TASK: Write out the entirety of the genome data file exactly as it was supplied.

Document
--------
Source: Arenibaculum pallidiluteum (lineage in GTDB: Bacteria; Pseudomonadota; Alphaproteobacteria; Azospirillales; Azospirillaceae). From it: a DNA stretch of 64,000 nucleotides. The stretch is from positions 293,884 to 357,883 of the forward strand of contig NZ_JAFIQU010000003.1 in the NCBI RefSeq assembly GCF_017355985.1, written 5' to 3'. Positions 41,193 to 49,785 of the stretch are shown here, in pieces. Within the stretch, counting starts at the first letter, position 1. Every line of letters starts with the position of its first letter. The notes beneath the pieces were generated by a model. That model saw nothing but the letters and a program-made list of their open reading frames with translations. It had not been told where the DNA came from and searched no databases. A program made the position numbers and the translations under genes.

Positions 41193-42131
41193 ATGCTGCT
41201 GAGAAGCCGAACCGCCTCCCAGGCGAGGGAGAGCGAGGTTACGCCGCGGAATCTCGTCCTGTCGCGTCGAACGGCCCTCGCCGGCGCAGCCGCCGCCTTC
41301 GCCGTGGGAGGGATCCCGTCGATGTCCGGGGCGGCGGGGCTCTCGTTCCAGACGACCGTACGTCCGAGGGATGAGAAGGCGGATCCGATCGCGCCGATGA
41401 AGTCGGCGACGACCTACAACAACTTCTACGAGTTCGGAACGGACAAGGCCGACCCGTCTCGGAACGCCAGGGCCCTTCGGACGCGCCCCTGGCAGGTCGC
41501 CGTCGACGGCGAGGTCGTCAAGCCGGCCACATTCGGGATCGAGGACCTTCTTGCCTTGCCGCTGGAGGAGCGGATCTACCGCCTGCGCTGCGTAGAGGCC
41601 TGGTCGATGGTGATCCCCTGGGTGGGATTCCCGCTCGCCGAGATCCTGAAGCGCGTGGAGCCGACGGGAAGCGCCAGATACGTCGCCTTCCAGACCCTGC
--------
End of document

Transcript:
Source: Arenibaculum pallidiluteum (lineage in GTDB: Bacteria; Pseudomonadota; Alphaproteobacteria; Azospirillales; Azospirillaceae). From it: a DNA stretch of 64,000 nucleotides. The stretch is from positions 293,884 to 357,883 of the forward strand of contig NZ_JAFIQU010000003.1 in the NCBI RefSeq assembly GCF_017355985.1, written 5' to 3'. Positions 41,193 to 49,785 of the stretch are shown here, in pieces. Within the stretch, counting starts at the first letter, position 1. Every line of letters starts with the position of its first letter. The notes beneath the pieces were generated by a model. That model saw nothing but the letters and a program-made list of their open reading frames with translations. It had not been told where the DNA came from and searched no databases. A program made the position numbers and the translations under genes.

Positions 41193-42131
41193 ATGCTGCT
41201 GAGAAGCCGAACCGCCTCCCAGGCGAGGGAGAGCGAGGTTACGCCGCGGAATCTCGTCCTGTCGCGTCGAACGGCCCTCGCCGGCGCAGCCGCCGCCTTC
41301 GCCGTGGGAGGGATCCCGTCGATGTCCGGGGCGGCGGGGCTCTCGTTCCAGACGACCGTACGTCCGAGGGATGAGAAGGCGGATCCGATCGCGCCGATGA
41401 AGTCGGCGACGACCTACAACAACTTCTACGAGTTCGGAACGGACAAGGCCGACCCGTCTCGGAACGCCAGGGCCCTTCGGACGCGCCCCTGGCAGGTCGC
41501 CGTCGACGGCGAGGTCGTCAAGCCGGCCACATTCGGGATCGAGGACCTTCTTGCCTTGCCGCTGGAGGAGCGGATCTACCGCCTGCGCTGCGTAGAGGCC
41601 TGGTCGATGGTGATCCCCTGGGTGGGATTCCCGCTCGCCGAGATCCTGAAGCGCGTGGAGCCGACGGGAAGCGCCAGATACGTCGCCTTCCAGACCCTGC